Karadzic ban lifted amid security fear

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The head of the OSCE mission to Bosnia said yesterday he had overruled a decision by his officials to disqualify the main Serb nationalist party from a local poll because it used indicted war criminal Radovan Karadzic in its campaign, citing the safety of his own staff.

Robert Frowick said he had overruled a decision by an Organisation for Security and Cooperation in Europe sub-commission to disqualify the Serb Democratic Party (SDS) in the Pale district near Sarajevo, one of dozens contested in weekend municipal elections throughout Bosnia.

Mr Frowick said he had acted out of concern for the security of international supervisors in the Serb entity, believing that the mainly "symbolic" ban could hinder the implementation of election results and would not significantly reduce Mr Karadzic's influence.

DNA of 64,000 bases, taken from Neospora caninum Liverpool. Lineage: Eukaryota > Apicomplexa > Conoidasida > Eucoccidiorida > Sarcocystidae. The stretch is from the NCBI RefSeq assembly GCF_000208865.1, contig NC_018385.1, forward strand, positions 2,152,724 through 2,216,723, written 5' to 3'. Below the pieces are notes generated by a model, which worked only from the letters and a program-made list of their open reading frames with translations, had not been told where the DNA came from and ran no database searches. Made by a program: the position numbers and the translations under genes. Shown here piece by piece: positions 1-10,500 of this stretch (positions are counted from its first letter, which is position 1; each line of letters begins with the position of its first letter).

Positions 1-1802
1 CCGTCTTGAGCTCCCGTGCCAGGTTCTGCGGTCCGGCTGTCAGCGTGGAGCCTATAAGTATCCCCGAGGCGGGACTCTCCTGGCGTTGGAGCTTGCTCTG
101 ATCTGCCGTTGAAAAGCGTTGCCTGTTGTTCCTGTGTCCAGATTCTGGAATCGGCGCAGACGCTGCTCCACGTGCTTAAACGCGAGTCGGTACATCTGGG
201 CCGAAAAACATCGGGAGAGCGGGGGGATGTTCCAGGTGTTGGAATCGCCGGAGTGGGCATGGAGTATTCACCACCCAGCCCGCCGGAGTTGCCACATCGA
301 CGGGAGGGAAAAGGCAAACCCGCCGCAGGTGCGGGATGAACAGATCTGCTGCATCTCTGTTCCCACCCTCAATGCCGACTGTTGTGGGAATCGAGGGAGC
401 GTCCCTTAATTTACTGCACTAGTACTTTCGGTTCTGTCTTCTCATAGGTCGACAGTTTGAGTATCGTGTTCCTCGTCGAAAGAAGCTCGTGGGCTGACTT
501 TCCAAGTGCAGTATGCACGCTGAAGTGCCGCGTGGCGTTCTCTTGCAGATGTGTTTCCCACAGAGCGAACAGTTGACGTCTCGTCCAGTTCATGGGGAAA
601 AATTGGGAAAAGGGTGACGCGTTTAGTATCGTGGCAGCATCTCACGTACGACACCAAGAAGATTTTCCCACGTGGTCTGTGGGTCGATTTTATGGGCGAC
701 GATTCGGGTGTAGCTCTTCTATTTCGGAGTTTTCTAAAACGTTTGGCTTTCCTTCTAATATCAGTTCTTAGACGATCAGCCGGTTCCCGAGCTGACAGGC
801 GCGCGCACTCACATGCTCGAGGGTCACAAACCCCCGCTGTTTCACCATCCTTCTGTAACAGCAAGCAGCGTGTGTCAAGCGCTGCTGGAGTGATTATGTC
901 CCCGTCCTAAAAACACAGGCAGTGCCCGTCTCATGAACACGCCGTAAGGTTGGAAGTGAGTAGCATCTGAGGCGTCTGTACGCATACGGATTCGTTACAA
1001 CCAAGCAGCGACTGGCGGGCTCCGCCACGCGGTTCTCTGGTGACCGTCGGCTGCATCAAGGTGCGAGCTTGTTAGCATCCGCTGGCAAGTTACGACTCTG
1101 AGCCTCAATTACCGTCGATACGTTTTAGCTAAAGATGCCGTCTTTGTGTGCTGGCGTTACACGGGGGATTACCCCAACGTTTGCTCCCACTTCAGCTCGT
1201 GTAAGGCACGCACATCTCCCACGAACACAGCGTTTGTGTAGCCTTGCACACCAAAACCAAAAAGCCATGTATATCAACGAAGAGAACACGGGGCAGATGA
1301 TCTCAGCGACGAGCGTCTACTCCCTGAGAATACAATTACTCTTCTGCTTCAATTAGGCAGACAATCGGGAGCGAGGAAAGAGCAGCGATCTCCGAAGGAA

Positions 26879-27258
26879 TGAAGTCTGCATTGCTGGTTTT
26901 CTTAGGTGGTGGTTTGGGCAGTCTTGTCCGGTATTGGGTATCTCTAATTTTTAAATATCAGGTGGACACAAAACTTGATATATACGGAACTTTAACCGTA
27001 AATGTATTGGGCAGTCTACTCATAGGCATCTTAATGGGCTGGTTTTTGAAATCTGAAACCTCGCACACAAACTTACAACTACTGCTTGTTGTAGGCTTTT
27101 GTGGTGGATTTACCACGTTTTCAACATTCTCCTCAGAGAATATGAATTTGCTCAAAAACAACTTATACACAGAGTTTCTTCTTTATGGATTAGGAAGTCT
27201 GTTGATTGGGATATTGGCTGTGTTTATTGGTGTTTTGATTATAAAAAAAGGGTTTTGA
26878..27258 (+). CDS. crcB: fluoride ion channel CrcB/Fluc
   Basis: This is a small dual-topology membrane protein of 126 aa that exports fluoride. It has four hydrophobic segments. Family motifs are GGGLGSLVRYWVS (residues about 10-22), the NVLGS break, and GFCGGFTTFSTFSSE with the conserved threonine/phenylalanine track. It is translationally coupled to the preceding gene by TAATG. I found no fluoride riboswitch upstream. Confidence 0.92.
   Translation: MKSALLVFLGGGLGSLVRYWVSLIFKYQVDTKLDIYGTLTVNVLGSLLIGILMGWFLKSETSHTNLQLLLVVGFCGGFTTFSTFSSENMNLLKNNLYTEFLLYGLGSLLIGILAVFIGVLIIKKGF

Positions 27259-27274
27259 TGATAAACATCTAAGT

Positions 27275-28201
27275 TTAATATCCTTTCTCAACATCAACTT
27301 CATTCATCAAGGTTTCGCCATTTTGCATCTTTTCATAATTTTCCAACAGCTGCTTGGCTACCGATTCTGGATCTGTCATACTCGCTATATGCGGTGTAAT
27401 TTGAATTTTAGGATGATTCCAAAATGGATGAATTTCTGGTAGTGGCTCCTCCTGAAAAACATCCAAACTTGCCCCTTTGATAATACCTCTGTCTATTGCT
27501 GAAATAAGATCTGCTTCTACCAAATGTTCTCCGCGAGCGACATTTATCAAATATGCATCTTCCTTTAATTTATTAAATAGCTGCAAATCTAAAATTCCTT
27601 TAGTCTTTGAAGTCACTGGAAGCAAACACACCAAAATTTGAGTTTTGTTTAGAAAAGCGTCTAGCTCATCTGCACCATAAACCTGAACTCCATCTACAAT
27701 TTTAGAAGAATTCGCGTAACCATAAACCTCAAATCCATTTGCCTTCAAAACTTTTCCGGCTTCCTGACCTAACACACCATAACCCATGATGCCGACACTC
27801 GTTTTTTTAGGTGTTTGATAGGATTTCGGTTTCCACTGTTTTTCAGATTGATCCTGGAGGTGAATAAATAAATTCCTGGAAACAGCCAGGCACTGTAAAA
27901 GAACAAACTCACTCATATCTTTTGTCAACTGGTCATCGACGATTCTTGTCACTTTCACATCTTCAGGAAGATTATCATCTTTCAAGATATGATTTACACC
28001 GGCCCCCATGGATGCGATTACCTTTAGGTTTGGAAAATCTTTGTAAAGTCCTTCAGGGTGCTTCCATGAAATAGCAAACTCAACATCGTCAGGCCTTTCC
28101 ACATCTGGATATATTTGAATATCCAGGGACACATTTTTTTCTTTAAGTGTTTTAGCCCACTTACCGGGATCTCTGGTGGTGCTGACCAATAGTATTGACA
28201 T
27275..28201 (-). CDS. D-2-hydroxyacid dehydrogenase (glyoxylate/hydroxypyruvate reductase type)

On Monday the OSCE's Election Appeals Sub-Commission (EASC), its judicial arm, moved to strike out the SDS in Pale, saying the party had flouted a ban on political activity by indicted war criminals under the Dayton treaty.

The commission said messages from Mr Karadzic were read out and posters of him stuck up at SDS rallies.

The EASC's ruling said "the SDS must be sanctioned severely if the integrity of the election is to be maintained. For a person indicted for genocide and crimes against humanity to maintain a position or function in one of the leading national parties shocks the conscience".